Phnom Penh, Cambodia – Iv Sovann has been locked up with her family in the Cambodian capital Phnom Penh since April 5, when the government imposed a series of strict measures to curb a sudden wave of coronavirus cases.
The six-year-old family, 36, has no income.
Her husband, a teacher, lost his job when he closed the school where he worked a year ago.
Sovann has kept the family afloat by working as an account assistant for a local transport company.
“We are not rich. We live hand to hand. If we were as rich as others, it would be good if we were in quarantine for a year, ”he said.
Desperate to eat, this week she was among a group of people from Stueng Meanchey’s Phnom Penh district taking things into their own hands.
“We saw that some people were receiving food like rice noodles and canned fish, and we didn’t get anything. So we went out to ask for food, ”he said.
His protest assured Iv Sovann a 25kg (55lb) bag of rice from the local authority, but others were not so lucky.
“There are still many more families,” he said. “I don’t know why some get donations and why others don’t.”
“They make the news”
Cambodia faces its worst outbreak of COVID-19 since the pandemic began last year and has imposed strict closures, backed by punitive fines and prison sentences, in Phnom Penh and several areas for trying to curb the spread of the virus. .
The country has reported more than 13,000 cases and more than 90 deaths in less than three months.
Authorities have designated neighborhoods with high rates of coronavirus cases as “red zones.”
Within these districts, where approximately 300,000 people live, villagers cannot leave their homes except in case of medical emergencies.
The government has pledged to supply food to the areas and has prevented aid groups from entering the red areas to offer relief, but it appears its efforts have fallen short and left thousands desperate.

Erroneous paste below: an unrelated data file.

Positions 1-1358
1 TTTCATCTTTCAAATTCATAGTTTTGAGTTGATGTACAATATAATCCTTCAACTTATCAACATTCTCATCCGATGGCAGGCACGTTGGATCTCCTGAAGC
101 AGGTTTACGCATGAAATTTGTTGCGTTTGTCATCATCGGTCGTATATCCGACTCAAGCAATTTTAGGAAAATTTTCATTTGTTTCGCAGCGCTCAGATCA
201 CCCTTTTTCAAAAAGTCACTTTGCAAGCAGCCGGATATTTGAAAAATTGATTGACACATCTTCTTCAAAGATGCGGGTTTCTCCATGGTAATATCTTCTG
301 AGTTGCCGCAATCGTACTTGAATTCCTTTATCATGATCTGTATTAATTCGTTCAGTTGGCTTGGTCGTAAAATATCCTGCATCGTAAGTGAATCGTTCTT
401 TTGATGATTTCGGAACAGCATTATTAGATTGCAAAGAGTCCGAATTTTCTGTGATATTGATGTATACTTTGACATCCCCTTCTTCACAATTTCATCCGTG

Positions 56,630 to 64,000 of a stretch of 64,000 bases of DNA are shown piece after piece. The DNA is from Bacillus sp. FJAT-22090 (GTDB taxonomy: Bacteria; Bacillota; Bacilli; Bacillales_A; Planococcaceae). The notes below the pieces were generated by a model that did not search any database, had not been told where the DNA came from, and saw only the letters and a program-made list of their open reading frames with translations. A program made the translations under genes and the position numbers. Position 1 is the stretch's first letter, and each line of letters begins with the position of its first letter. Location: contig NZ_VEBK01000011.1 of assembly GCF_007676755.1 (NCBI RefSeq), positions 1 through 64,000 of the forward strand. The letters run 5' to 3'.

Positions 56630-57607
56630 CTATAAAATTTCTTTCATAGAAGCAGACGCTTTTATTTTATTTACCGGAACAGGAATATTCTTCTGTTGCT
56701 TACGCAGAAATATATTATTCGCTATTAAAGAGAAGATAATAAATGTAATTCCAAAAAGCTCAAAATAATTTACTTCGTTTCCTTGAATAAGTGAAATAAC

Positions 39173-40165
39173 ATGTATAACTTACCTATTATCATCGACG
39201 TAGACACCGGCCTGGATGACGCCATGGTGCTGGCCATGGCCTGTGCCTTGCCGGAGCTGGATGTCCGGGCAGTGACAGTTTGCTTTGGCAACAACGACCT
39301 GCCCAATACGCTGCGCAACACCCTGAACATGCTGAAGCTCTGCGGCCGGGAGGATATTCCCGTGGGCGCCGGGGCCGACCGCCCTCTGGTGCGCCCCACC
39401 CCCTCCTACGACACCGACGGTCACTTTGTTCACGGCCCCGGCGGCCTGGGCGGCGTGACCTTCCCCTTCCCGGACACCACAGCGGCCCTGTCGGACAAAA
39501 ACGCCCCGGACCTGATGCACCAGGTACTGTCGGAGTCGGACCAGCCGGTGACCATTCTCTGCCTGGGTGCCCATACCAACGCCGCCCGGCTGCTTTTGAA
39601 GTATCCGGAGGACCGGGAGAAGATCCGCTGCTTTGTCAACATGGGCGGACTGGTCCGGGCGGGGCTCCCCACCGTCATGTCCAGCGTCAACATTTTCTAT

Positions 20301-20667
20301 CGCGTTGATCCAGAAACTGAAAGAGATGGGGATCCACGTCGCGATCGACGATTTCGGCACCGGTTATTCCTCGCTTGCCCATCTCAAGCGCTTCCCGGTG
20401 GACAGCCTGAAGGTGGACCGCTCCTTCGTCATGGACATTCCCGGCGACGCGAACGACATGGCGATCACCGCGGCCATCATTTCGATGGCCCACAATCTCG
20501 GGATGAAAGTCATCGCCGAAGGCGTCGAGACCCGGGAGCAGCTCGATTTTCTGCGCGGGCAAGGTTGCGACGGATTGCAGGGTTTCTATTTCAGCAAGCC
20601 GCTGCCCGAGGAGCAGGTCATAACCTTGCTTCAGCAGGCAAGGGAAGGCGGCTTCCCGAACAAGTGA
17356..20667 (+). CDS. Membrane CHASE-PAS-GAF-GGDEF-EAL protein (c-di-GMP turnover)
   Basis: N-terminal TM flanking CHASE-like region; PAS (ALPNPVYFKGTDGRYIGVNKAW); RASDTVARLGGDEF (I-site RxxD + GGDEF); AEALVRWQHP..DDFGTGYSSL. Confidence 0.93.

Vorn Pao, president of the Independent Democracy Association of Informal Economy (IDEA), says he receives hundreds of messages from its members every day asking for help. He estimates that some 5,000 of the organization’s 14,000 members across the country do not have enough to eat, especially those in the “red zones.”
“[We] they lack food, ”he told Al Jazeera.
“We call on the government to help [food] without discrimination “.
On Friday, Amnesty International called on the government to allow civil society to provide assistance to those in food shortages and warned that Cambodia was facing a crisis as a result of government policies in response to rising food shortages. infections, all linked to the B.1.1.7 variant.
Far from world headlines, a humanitarian crisis is also being prepared in Cambodia.
In the “red zones” of COVID-19, 100,000 people cannot leave their homes, even to eat.
We have verified witnesses: he is increasingly critical.https://t.co/R1Hhcy5gE7
– Elliott Fox (@ejlfox) April 30, 2021
“The outrageous manipulation of this blockade of COVID-19 by the Cambodian government is causing unexplained suffering and human rights violations across the country,” Yamini Mishra, Amnesty International’s Asia-Pacific regional director, said in a statement.
“Right now, residents of ‘red zones’ and others in Cambodia are starving because of fundamentally unreasonable policies.”
Phay Siphan, a government spokesman, reacted angrily to Amnesty’s criticism.
Amnesty “does not know Cambodia,” he said, and called those who told Al Jazeera they had no “lying” food.
“We help them; we study what areas they are in and what situation they are in, ”he said.
“It simply came to our notice then [them]. They just make the news. That’s not true. “
More questioned, he doubled down.